In this day and age, you often hear people saying that journalism is a dying media. They state that newspapers are becoming obsolete and unnecessary. However, I have a different belief.
Journalism will never die.
As long as there are people living and breathing on Earth, news will never stop occurring. As long as events continue to occur, a need for it to be shared and analyzed will remain. As long as there is this need, there will be journalists. As long as there are journalists, print and online media will live strong and remain an available outlet.
There has been a trend across the nation of high school journalism programs being shut down. According to the Chicago Tribune, in an article titled "Lack of money, interest forcing many high schoolnewspapers to fold," this change can be attributed to an "era of tight school budgets, high-stakes testing and changing news consumption habits."
Mason High School has had some difficulty this year with broadcasting their student generated news program—MBC. Resulting from the change to semesters, teachers have refused to play the program due to ‘a lack of time’. While this change did not personally affect me, I can relate to them from a journalist perspective. Nobody’s hard work should be disregarded and go to waste. Quite to the opposite, the student body has a need to stay informed.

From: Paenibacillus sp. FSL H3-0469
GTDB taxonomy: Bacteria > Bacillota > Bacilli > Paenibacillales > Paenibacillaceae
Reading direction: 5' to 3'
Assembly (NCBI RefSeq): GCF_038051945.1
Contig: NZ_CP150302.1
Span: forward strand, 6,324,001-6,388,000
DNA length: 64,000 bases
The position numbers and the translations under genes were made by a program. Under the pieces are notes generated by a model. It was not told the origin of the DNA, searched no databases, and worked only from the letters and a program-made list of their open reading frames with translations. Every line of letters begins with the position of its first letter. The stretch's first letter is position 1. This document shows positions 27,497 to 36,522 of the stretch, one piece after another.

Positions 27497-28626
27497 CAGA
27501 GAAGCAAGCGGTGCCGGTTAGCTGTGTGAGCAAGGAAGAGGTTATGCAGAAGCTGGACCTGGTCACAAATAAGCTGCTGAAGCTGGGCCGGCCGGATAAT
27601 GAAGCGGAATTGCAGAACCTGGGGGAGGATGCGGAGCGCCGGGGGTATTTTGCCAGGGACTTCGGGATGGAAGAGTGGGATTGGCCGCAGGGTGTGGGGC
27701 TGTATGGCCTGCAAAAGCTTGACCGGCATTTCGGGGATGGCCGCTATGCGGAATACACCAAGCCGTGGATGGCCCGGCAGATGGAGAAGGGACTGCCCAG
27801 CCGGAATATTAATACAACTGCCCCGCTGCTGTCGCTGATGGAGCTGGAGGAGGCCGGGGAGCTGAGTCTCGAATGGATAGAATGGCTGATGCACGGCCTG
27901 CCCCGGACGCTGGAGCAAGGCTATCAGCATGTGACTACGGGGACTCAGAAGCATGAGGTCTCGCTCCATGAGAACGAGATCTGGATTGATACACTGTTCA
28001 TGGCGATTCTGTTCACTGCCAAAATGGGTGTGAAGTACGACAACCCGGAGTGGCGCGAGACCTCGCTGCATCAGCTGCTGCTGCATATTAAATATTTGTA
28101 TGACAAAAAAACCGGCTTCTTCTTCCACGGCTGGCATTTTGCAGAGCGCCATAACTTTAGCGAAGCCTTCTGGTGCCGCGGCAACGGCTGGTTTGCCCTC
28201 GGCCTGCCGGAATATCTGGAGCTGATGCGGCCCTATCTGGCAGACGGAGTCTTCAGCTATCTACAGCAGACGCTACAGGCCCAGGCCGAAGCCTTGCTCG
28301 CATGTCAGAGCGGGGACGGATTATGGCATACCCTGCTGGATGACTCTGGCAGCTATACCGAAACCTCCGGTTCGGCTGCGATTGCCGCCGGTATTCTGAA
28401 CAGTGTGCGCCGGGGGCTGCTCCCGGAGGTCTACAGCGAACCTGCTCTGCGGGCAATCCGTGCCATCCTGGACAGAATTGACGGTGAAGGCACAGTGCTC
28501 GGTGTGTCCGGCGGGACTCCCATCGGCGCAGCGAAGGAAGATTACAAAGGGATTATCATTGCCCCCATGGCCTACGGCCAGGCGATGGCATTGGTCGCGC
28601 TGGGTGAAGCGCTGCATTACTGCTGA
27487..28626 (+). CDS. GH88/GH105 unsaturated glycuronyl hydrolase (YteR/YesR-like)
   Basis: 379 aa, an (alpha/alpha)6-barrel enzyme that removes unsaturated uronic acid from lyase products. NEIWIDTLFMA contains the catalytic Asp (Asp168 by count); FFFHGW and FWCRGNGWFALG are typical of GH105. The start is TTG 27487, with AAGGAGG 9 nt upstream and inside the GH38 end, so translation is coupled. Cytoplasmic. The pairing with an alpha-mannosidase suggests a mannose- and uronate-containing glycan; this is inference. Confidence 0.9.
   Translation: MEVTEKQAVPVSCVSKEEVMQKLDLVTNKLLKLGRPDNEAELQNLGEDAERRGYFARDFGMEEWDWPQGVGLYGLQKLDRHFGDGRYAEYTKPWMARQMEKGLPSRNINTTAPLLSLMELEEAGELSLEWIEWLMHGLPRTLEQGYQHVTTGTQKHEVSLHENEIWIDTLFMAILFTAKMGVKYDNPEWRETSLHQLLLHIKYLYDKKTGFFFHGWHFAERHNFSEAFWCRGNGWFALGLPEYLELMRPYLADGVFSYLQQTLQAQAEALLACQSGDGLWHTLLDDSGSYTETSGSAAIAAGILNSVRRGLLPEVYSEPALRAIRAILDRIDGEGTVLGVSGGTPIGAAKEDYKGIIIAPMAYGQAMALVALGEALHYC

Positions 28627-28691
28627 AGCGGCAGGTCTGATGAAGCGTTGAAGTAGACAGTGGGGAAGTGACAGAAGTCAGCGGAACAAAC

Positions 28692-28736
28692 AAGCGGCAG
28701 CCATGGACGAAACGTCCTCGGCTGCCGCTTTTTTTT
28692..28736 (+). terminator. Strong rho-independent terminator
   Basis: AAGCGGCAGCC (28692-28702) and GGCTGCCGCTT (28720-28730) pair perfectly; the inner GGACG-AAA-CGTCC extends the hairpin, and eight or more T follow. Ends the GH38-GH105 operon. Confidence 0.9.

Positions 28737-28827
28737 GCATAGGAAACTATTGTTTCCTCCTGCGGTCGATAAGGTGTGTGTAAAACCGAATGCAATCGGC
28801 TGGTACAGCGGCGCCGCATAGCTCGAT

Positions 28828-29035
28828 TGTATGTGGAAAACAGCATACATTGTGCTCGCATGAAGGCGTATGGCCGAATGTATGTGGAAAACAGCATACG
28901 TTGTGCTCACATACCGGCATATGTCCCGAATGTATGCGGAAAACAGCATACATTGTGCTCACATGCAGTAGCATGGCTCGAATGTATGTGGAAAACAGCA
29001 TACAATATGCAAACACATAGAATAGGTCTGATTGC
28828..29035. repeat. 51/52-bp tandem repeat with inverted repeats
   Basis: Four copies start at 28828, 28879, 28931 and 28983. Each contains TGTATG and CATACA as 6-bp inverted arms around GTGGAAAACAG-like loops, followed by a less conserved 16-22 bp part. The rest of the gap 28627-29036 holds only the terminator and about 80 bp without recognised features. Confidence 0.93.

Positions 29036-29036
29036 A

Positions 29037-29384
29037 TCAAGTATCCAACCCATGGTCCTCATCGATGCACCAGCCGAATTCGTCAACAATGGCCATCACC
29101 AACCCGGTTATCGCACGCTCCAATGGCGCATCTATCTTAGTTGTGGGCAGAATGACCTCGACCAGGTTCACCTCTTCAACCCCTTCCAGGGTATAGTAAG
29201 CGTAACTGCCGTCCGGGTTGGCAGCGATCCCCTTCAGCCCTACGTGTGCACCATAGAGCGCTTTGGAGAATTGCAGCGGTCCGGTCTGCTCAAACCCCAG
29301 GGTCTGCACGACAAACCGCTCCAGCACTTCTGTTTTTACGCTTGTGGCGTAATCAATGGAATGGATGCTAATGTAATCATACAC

While not on anybody's radar, the potential of my high school’s own beloved newspaper shutting down saddens me. Working as a staff writer on The Chronicle has instilled in me a passion for journalism. It has not only greatly improved my writing abilities and people skills, but has been one of the key highlights of my high school career.
So if high school administrators feel that journalism is simply an elective that can be cut, they are wrong. I will fight for the continued existence of our high school newspaper and the exercise of our First Amendment rights, because we need an educated and informed society.
|The Chronicle Staff 2014-2015|